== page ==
A Day in the Life of a Parent

What’s the real cost of parenting? How much time do I spend managing the lives of those I’m responsible for?

For a long time I wondered “where does my day go?” I mean, I know that I spend a lot of time working and a lot of time parenting and a lot of time cleaning, but it still seems to slip away from me with seemingly little to show in the way of filled in checkboxes on my growing list of personal goals. So I decided to check how much time I spend parenting.

Thus, today (2009/06/18) I decided to write down all the little things I do as a responsible parent to see how much time it adds up to. Now mind you, I probably missed a few little things here and there and I am estimating much of the time sync, but I suspect it’s fairly accurate (at least within a 5-10% error rate).

Why did I pick today? Well, for a few reasons. One, I’m acting as a single parent today which I figured would make me look even more like a super-parent. Ok, I probably shouldn’t have admitted that. Also, it was a day I was going to try and get as much work in as I could as well (fortunately, I work from home). It was a beautiful summer day where there was no transportation requirements (adding trips to and from school is a huge time sink) and it was a day where I didn’t do many other house-hold tasks that would have been an even bigger time sink (laundry, vaccuuming, deep cleaning, napping, …). IE, the only two goals I had for the day were parenting and working. In that order.

Now mind you, I try to be a decent parent. There are two extreme views of parenting: let them fend for themselves (they know where the cereal is darn it, why are they bugging me) and complete micro-management (no, move that sock to the left side of your drawer). I try to balance nicely in the middle and be responsible but encouraging self-sufficiency when possible. I made them breakfast and ate with them to interact before I started working (more) and they made their own lunch while I made mine to teach independence.

The Tally

I thought one computer typed set of notes (when it was in front of me) and one piece of note paper would be enough. I underestimated that a bit.

Time Spent Parenting Today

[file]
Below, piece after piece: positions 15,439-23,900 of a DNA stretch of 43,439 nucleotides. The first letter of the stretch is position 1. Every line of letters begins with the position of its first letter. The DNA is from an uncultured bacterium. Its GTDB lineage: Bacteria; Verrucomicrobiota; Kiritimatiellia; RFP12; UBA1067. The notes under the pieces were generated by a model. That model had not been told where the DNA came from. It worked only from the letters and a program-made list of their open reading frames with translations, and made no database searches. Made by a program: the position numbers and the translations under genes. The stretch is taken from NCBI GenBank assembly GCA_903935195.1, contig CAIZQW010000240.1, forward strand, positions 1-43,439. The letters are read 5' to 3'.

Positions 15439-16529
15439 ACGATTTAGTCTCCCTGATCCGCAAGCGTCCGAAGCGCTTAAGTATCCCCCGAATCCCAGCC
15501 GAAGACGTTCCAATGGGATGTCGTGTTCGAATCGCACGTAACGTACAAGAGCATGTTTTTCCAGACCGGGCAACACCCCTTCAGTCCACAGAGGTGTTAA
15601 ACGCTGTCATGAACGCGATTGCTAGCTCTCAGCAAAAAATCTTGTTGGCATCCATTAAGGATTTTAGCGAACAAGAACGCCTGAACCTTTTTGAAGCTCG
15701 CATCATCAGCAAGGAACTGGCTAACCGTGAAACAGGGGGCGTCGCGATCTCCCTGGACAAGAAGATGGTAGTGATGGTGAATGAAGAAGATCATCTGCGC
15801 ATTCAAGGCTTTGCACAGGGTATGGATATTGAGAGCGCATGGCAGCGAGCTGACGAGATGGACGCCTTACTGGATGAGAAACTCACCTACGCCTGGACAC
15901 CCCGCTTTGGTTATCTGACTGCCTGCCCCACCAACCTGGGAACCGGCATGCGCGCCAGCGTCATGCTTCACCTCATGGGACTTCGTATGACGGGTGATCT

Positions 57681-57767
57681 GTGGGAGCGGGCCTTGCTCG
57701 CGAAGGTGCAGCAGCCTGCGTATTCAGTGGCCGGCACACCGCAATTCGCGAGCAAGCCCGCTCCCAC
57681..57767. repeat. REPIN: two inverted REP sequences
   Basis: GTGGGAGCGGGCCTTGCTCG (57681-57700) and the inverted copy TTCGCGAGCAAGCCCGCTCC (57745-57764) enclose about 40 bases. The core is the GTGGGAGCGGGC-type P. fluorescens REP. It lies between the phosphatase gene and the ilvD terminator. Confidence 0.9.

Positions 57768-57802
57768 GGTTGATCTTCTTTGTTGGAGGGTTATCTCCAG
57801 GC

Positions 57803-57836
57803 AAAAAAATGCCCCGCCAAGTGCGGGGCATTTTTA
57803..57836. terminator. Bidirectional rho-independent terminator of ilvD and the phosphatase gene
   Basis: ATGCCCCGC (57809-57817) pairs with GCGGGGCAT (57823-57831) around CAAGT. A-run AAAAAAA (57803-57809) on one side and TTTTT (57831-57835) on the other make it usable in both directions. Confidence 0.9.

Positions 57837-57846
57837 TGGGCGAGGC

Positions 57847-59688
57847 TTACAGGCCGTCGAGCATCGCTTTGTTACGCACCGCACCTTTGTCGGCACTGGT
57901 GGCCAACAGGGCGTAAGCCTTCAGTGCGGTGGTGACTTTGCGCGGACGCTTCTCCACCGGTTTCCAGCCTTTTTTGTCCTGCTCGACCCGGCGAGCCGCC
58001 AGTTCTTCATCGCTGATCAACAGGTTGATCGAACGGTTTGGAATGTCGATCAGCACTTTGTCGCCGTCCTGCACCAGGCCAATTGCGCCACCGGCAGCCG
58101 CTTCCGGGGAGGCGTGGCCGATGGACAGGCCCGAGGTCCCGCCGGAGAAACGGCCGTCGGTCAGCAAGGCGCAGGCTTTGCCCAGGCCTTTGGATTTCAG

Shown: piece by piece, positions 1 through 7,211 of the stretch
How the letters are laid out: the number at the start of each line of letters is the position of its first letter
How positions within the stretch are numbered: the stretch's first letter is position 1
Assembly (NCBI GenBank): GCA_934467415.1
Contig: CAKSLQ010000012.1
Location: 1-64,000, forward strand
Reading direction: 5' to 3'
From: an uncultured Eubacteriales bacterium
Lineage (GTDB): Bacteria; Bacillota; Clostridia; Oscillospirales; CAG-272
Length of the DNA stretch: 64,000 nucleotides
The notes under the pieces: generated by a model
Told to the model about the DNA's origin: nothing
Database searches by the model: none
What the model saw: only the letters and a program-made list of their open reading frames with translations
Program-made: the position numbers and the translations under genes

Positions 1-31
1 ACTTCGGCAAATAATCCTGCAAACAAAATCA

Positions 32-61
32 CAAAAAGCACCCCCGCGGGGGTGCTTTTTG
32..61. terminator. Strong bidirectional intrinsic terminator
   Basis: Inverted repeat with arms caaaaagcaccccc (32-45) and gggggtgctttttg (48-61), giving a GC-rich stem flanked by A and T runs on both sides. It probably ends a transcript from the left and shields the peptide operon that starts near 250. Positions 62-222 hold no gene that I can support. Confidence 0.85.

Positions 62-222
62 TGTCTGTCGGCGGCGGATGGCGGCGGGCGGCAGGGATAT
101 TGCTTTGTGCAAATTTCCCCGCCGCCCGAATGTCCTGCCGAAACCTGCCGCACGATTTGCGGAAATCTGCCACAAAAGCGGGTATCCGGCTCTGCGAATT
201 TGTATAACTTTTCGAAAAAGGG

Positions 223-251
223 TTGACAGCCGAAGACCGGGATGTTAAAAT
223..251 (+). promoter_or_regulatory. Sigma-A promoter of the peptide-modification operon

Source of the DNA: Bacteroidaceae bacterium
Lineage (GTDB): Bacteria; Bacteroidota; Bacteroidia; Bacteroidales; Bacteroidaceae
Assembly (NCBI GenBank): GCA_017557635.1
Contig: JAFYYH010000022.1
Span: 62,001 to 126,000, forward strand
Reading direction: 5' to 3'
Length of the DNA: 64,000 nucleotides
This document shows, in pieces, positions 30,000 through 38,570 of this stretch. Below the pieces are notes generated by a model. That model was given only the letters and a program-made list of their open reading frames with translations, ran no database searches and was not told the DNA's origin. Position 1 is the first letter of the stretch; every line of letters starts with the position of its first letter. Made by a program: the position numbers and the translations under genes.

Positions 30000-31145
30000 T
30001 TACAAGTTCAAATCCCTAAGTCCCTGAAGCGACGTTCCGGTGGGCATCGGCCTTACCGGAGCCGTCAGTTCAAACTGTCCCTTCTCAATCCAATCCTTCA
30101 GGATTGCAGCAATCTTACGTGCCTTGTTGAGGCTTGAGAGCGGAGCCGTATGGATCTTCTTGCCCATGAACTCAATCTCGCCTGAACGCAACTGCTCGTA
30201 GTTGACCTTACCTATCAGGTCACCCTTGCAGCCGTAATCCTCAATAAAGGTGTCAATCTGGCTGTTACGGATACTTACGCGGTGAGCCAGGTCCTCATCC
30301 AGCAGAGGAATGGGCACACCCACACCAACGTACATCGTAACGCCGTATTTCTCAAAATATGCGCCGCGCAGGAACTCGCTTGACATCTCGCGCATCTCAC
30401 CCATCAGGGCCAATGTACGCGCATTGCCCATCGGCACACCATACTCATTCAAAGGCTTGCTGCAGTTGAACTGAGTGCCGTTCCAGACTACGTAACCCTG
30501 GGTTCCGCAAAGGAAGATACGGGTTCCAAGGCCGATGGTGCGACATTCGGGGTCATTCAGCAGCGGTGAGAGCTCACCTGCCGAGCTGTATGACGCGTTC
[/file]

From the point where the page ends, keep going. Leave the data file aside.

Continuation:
Time Seconds Description
7:02 20 Good Morning conversation to first awake child walking by.
7:44 780 Make Breakfast (cereal and oatmeal)
8:02 45 Poured a glass of milk
8:35 180 Applied mosquito repellent liberally to children’s skin
(Oddly, I don’t consider it acceptable for them to touch the stuff even though I put it on thickly)
8:39 30 Explained how to be a more kind older sister
(Hint: don’t yell as much)
9:20 60 Answered questions about going outside, eating crackers, etc…
9:30 60 Son: “What are you using that computer for daddy?” (noticing me typing so quickly)
Dad: “sending email for work”.
10:17 60 Took pictures of my cute kids playing in a stream.
10:23 30 Answered questions about snack choices
10:32 15 Daughter: “What was the hand movement to the a-ram-sam-sam song again?”
Dad: [:shows movements he learned during her pre-school class ages ago:]
10:34 60 Reapplyed bug spray now that a sweatshirt had been taken off and the arms were exposed
10:56 20 Walked outside
Yelled “stop throwing sticks at each other.”
Walked back inside
11:26 20 Walked outside and shouted “stop shouting.”
12:03 60 Dad: “Want to pack a picnic and go on a hike for lunch?”
Daughter: “Yes, but check out the cool rocks I found!”
12:14 300 Directed and participated in the lunch making process
12:22 30 Tied a yellow string in daughter’s hair at her request because her normal hair tie appears to be missing
13:05 60 Applied more mosquito repellent for the afternoon outdoor shift.
13:10 60 Son: “I just wanted to tell you I’m going to put on shorts so you need to put more insect repellent no me.”
Dad: [:reaches for bottle:]
14:46 10 Dad: “Don’t forget to wipe your feet on the rug please”
14:49 30 Daughter: “Dad, can I grab something out of the car?”
“Yes” and [: handed off keys :]
14:50 10 [: Put keys back in pocket :]
14:50 10 Son: “Can I have some graham crackers dad?”
14:54 20 Son: “Dad, how can I get this dirt off my arm?”
Dad: “It’s probably sap and that’s why it’s so hard to clean off. Rub really hard and Good Luck.”
14:55 30 A longer discussion ensued about how I’m wrong and it’s not sap. Oh, and my son proceeded to inform me that hand lotion and soap mixed together make really good soap.
15:21 60 Instructed children to pick up their dirty clothes and then supervised with a threatening look when they failed to follow instructions.
16:19 30 Admonished kids who fell down the stairs that they need to be more careful
16:20 60 Tasking assignment and instructions: “Please water Mommy’s bulbs using these containers”
16:29 180 Patched up kid who ran chest first into out-stretched window frame. Apparently the 16:19 lesson didn’t stick.
16:43 30 Dad: “Did you water both sets of flowers?”
Children: “No. Where’s the others?”